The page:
However the Gita also reads as if Arjuna does have a choice. Krishna says, After pondering on it fully, act as thou thinkest best v. And why would Krishna try so hard to convince Arjuna if choice was not possible? I think that the answer to this lies in the teachings of yoga within the Gita.

Yoga is making the distinction between the self (perusa) and the body (or nature – prakrti). When the self is separated, then we have achieved perfection, the cycle of birth and re-birth will be ended and we shall achieve moksa; we shall be one with brahman (reality?). There are three main way in which to practise yoga, as taught in the Gita. They are karma-yoga (duty/work): jnana-yoga (knowledge); and bhakti-yoga (devotion). The main point of the Gita is an amalgamation of karma-yoga and bhakti-yoga, regarding HOW Arjuna should act (not what he should do).

The philosophy says that action should be taken with not a view to the consequences, but for the sake of duty, or for the glory of God. The results of the action are irrelevant, the only motivation should be surrendering in thought all actions to Me (God) vi. In this way, the theory is not entirely non-consequentialist, it simply moves the moral worth of an action from the results to some other motivation. At first in the Gita, Krishna stresses the importance of doing your duty, but the vast majority of the rest is concerned with pleasing God, or trying to achieve union with God though bhakti-yoga. So this is the choice that Arjuna has, HOW to perform the action – whether in respect to the consequences, for the sake of duty, or for the attainment of God.

There is an objection to this theory that says that the denial of a connection between self and body is implausible. However implausible it may seem to us, that is the whole POINT of yoga, to separate the self from the body. When cease the 5 (sense) knowledges, together with the mind, And the intellect stirs not – That they say is the highest course. This they consider as yoga – The firm holding back of the senses. vii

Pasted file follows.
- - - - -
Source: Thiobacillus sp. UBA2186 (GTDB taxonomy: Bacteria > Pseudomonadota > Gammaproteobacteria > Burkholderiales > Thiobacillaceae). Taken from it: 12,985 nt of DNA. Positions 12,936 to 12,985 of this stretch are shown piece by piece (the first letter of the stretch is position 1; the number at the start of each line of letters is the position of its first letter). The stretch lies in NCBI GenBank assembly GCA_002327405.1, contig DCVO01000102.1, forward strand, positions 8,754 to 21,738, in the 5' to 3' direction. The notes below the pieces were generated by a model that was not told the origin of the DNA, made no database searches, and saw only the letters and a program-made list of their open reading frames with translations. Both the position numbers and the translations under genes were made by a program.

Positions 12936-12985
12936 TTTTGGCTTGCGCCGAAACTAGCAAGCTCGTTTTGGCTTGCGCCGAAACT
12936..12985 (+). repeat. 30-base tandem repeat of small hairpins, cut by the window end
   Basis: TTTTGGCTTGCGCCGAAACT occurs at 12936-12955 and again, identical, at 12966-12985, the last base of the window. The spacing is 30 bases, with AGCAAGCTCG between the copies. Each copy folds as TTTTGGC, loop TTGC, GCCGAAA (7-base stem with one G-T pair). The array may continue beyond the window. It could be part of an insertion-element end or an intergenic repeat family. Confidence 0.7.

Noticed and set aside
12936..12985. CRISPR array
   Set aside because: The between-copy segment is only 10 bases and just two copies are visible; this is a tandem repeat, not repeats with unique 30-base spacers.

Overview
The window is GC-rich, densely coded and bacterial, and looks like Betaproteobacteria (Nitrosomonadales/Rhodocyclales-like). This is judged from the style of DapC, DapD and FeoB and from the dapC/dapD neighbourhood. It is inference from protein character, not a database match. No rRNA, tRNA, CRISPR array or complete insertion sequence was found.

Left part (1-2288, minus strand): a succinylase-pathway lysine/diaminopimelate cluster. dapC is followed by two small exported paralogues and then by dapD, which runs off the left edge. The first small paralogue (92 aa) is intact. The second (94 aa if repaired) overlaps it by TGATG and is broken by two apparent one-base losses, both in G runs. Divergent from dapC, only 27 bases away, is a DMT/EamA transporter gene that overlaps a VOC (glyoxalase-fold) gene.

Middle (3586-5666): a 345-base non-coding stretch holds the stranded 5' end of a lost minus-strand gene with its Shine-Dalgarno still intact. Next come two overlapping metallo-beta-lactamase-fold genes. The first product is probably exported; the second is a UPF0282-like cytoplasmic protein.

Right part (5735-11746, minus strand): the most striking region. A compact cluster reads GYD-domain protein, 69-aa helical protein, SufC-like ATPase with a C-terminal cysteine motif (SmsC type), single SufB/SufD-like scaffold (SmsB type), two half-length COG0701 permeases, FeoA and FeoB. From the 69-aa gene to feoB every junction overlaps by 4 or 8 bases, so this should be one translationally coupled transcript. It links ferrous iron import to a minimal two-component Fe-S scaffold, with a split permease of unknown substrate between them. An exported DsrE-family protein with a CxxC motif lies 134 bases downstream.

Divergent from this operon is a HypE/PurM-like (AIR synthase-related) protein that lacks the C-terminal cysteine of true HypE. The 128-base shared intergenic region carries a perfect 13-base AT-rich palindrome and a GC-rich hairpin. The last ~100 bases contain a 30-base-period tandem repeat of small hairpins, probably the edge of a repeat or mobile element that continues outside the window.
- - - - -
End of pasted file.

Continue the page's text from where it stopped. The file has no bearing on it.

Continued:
Another objection concerns the empirical ego, or the mind (as opposed to the self). The Upanisads use an analogy of a chariot rider to help explain. The chariot is the body, the driver is the ego or mind, and the person in the chariot is the self or the atman. The atman has no beginning, no end and is unchangeable. The ego is capable of action, whereas the self is not; the ego is dependent upon its experience in the world, the self is not; and the ego is created from the three gunas, the self is not. Therefore what the ego does MUST be preordained as it is subject to natural laws, which as we have said, are deterministic. This would mean that yet again Arjuna has no choice, even about in what frame of mind he acts, because his mind, the only part capable of action is subject to deterministic laws.

However if we go further back into the causes of nature, we find that this is not entirely true. There are two fundamental things in the world – purusa and prakrti, which are the subject and the object respectively; the knowing object and the known. In the beginning, the three gunas were in perfect balance (three gunas make up prakrti or nature, the physical part of the world), and there was no action. However the presence of conscious persua brings about activity in prakrti and starts evolution. The one of the products of this is buddhi or the intellect, which is followed by manas, the mind and then senses and so on But buddhi (intellect) and manas (the mind) are the instruments of consciousness and are not themselves conscious viii . Gunas are subject to change in the presence of perusa, of which the self (atman) is also a part. From this it does not seem illogical that if you are conscious of the difference between purusa and praktri then you may have some control over the buddhi and the manas, in other words the empirical ego. This would not be acting in the phyical sense, more influencing.

This is what yoga is, because the perusa forgets its true nature and is deluded into the belief that it thinks feels and acts ix therefore by practising yoga, we learn to discriminate and remove the obstacle of prakti.